Doshi: I understand that. What I am curious to understand is, is it that the PCAOB prefers to take action against a firm rather than individual partners although you have, like you said, already barred two partners on the basis of not cooperating with you investigation. Could it be possible that you could take future action against PW India partners? I am just curious to know why is it that you prefer to penalize the firm and not take any action against the partners.
Modesti: We under our law - our investigative process is confidential and I can just tell you as a general matter, we always look to see who the responsible parties were for the conduct that's at issue. So it is not a question of preferring or showing preference over charging a firm versus individuals. We always look to see who the responsible parties are, just as the general matter in terms of our process.
Doshi: I am told that the PCAOB, and this is unconfirmed but I would like to put it to you, had in fact inspected PW India's Satyam files before the fraud came to light. This was, I am told, a routine investigation. At that point in time, you did not discover these ‘deficient cash confirmation procedures’, as you have put them to be, and ‘pervasive failures in quality standards’, again in your words?
Hanson: Our policy is to not comment on individual findings in the firms, so we can't comment on the specifics. But the report that we issued on the PW India firm was just by the nature of this investigation, we decided to release it at the same time and with respect to the procedures that we perform on any of the non-US firms, we are always looking to improve our process and improve our identification of what we actually look at. For any inspection of any firm or any given company, we don't look at everything whenever we do an inspection. We look at selected items that are typically the higher risk items. Therefore we don't identify the actual issues that we look at nor what we chose to look at those issues.
Doshi: I understand that it’s impossible, despite being an oversight body, to be able to look at every small process within an audit firm but because your press release says “this pervasive failure with regards to maintaining quality standards continued for many years and went undetected by PW India’s quality control system”- I am curious to know that if you had done a routine investigation, which I am told you did, prior to this fraud coming to light- did you miss this failure or this pervasive failure in quality standards, did you come across any, maybe few instances, of these failures but were not able to establish a pattern? What did your previous investigation throw up, if at all anything, or did none of this come to light in your previous inspection?
Hanson: As I stated, we cannot comment on the individual findings that we have had on firms other than what in the report. I cannot answer that.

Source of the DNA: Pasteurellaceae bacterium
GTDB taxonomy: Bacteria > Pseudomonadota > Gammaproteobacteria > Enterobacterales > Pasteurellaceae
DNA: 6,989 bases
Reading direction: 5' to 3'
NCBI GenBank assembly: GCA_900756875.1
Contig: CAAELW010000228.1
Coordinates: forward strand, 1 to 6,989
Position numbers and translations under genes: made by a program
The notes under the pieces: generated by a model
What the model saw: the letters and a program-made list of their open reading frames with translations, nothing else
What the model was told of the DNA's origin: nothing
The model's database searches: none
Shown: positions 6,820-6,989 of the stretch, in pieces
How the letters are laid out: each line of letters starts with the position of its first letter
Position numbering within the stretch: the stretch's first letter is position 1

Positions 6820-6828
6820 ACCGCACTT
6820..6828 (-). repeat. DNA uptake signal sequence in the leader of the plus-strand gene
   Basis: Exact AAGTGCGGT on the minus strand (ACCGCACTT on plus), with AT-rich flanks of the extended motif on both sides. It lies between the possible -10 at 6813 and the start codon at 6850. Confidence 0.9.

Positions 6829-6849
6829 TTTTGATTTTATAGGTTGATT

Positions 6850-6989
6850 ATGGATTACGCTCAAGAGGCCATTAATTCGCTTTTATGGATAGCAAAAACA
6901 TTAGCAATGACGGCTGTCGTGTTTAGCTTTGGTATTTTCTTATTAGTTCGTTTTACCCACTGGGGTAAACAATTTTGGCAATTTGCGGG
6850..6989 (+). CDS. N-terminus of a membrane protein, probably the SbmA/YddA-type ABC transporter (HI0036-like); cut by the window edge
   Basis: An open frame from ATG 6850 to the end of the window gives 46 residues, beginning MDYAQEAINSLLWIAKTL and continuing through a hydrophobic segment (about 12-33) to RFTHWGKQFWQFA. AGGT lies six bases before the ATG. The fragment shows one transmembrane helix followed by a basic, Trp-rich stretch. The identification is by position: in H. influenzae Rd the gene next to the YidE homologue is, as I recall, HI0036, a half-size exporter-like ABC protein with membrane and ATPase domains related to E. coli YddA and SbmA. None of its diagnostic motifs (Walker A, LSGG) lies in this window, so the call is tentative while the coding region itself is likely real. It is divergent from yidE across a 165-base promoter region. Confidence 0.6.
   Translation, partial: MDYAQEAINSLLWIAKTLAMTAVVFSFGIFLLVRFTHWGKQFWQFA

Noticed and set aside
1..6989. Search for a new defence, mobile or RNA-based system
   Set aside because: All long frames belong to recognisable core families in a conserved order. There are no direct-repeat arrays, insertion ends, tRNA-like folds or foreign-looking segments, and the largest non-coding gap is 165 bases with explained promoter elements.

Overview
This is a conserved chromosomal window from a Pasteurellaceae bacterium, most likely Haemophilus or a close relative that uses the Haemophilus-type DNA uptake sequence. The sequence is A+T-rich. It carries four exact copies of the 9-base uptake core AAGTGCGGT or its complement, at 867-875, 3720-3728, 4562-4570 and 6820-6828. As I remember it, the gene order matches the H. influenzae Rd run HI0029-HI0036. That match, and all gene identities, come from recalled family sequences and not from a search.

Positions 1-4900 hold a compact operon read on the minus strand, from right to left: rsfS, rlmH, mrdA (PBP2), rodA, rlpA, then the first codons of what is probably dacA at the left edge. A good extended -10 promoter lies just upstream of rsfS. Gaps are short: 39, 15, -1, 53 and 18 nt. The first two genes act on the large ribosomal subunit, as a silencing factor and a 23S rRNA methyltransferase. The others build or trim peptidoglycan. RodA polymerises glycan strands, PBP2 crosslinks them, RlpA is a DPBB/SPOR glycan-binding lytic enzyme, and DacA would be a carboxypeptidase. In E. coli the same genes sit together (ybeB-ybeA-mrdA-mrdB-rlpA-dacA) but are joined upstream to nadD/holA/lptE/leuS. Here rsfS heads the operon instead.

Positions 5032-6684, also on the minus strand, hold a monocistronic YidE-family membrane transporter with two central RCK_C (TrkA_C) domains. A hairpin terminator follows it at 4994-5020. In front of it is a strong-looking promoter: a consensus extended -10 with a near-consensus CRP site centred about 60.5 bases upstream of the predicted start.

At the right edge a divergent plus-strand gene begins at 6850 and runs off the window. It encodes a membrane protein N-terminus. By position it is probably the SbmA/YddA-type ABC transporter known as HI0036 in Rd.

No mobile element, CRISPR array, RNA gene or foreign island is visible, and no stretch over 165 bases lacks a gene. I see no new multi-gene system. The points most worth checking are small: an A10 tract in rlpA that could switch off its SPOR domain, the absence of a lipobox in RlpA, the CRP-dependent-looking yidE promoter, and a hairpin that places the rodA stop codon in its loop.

Doshi: But could you confirm for me that you did in fact do a routine inspection with PW India with regards to the Satyam’s files before this fraud came to light?
Hanson: We cannot confirm which issues we looked at. We cannot confirm that we did conduct an inspection of PW India firm.
Doshi: Moving to the next point and this is to do with $1.5 million penalty figure. Based on everything that we have discussed till now- the severity of these lapses- how did you arrive with this number? Is there a basis for which you are able to apportion the extent of the lapses and therefore the kind of monetary penalty- as you have pointed out this is your largest civil penalty ever?
Modesti: It is our largest civil penalty and the Board took into consideration the penalty that the United States Security Exchange Commission imposed on the five PW India firms and that combined penalty is the largest against the non-US auditor and we think when you combine that penalty along with the other sanctions that are in this order and the undertakings in this order, they are significant. They send an important return message to firms that are conducting audits and the most important thing to focus on is to function of this independent monitor is going to be a significant cost and burden on firms to have this monitor in place and we think, at the end of the day, it had that monitor in place to drive the quality control improvements that the order requires and that the quality control standards require is the most important thing for purposes of investor protection.
Doshi: I understand that’s the independent monitor bit. If either one of you would like to, in fact, help me better understand some of the other significant limitations that you imposed on the five firms- this is besides the six month bar on new US-based clients. You have also said that the PW India needs to make sweeping changes to quality control policies and procedures. How do you hope to be able to ascertain the fulfillment of what is largely a qualitative requirement and what are you hoping that all of this will achieve besides the bar which I understand is punishment of sorts. Do you believe that all of this that you have imposed on the firm will help improve audit standards in PW India?
Hanson: Let me comment a little bit upon on what the scope and scale of those undertakings are. In any business, when you reflect on what are the most important drivers or what makes a business successful- you got to have a good product and we think overall an audit is a pretty good product- but then its all about the processes, the people, the training that the people get, how they are supervised and what review process go into place before a product is issued. So the undertakings cover essentially every one of those core elements that any business would look at to improve. So we have requirements on new leadership at the firms, requirements on the people they bring in, requirements on extensive training- especially in the areas where they fail to do the job relative to confirmation procedures and fraud-detection procedures, substantial on-the-ground-review procedures relative to while the audit is being conducted- both supervising and then reviving before the audits are issued -to make sure that they do meet the standards and many of those review processes and other things involve individuals from other PW international network firms and so its not just that PW India can supervise themselves, it has to be people from outside of PW India.